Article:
Loch of Leys Recovery and Restoration Project

Crannog at Loch of Leys

The Loch of Leys lies to the north of Banchory and is currently designated as a Site of Interest to Natural Science by Aberdeenshire Council.

As a site of historical interest, it has experienced many changes throughout the centuries.

The Leys Charitable Trust, which was established in 2006 with the aspiration to preserve and enhance the unique characteristics of the Loch, is embarking on a long-term plan to address the preservation and restoration of the physical, biological, cultural and historical features of this important site.

On the site, the Crannog, a man-made island, has been in existence since at least the 13th century and was home to the Burnett family after they first arrived in Deeside in the 14th century before they constructed Crathes Castle. The Loch is also the site of an early 20th century rifle range which was used from the time of the First World War until after World War 2.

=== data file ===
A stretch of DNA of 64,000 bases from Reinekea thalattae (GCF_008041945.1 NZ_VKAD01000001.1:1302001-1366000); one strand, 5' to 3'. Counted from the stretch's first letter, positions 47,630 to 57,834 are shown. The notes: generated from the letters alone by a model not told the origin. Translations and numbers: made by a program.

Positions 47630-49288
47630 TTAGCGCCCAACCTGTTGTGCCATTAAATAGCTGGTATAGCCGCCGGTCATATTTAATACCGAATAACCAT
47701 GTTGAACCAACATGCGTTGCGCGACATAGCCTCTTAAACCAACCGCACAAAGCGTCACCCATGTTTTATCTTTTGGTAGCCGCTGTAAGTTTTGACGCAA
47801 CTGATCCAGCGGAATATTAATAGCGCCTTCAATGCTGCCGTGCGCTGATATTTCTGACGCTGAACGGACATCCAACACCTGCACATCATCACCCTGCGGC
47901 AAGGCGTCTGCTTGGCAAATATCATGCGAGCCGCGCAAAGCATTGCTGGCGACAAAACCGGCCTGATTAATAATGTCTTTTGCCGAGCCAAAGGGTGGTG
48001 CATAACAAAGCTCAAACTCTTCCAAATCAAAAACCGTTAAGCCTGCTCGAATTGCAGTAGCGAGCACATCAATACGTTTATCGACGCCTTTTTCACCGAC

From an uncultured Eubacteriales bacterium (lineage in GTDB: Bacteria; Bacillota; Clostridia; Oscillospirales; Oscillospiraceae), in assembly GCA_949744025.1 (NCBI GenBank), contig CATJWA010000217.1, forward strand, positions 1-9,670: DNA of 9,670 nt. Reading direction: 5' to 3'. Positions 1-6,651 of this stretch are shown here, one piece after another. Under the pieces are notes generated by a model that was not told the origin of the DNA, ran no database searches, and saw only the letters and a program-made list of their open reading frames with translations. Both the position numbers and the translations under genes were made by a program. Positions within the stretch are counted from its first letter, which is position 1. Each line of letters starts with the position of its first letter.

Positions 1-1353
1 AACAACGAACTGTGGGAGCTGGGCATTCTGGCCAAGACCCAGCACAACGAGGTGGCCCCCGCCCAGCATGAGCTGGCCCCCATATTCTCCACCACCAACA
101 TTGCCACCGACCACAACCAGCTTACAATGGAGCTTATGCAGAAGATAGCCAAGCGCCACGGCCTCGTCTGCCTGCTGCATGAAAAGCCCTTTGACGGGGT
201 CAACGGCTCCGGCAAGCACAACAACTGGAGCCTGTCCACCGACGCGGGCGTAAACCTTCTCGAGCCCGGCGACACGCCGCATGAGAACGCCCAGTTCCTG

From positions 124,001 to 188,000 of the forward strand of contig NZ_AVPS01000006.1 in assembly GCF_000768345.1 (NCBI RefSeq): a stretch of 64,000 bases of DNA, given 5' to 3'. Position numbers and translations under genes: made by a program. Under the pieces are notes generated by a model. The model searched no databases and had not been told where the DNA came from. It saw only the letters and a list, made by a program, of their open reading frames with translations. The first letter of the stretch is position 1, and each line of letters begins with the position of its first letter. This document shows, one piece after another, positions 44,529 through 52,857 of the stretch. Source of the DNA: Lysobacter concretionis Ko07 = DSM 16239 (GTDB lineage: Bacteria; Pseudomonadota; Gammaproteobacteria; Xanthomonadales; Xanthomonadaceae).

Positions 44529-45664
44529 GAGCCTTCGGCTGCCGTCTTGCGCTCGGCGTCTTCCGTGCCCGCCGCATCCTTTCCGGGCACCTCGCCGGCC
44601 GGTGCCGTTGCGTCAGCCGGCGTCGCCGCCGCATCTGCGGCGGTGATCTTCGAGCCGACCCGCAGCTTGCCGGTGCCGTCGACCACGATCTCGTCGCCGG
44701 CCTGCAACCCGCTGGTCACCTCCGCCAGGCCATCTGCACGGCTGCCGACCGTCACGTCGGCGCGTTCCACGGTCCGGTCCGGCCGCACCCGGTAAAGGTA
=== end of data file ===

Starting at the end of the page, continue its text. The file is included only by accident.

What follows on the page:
Drained during the 19th century, the Loch developed into a wetland area and evolved to become a thriving area of open water, attracting large numbers of wildfowl and providing a nesting place for a large colony of black headed gulls.

The Leys Estate, on which the Loch is situated, and Trustees will be engaging with the local community and a number of authorities and other interested parties during the development of the plan. The scope and scale of the project will develop during the coming months and the Trust will be shortly seeking the assistance of an individual to take the project forward.

If anyone is interested in being involved with the project please contact [email protected] or drop in to the Banchory Business Centre.

A number of key areas which would benefit most from the project have already been identified by the Leys Charitable Trust, with the initial area being the rifle range which stretched along the length of the Loch. Evidence of this still remains, with the target, butts and ammunition store in need of urgent restoration.

Some wildlife species which made the wetland their home have now left due to increased vegetation linked to the influx of sediment over time. A recent report has shown that it is possible to reverse this by removing the sediment allowing the open water to return thereby encouraging the growth of reed beds to provide habitats for rare and migratory species of birds in winter.

Access to this particular area is becoming increasingly in demand as Banchory extends northwards and interest in the preservation of the countryside grows. Consequently, the plan will include a substantial area of land in the vicinity of the Loch and where an access network to the wider countryside can be developed.

Photography by Go-View Media.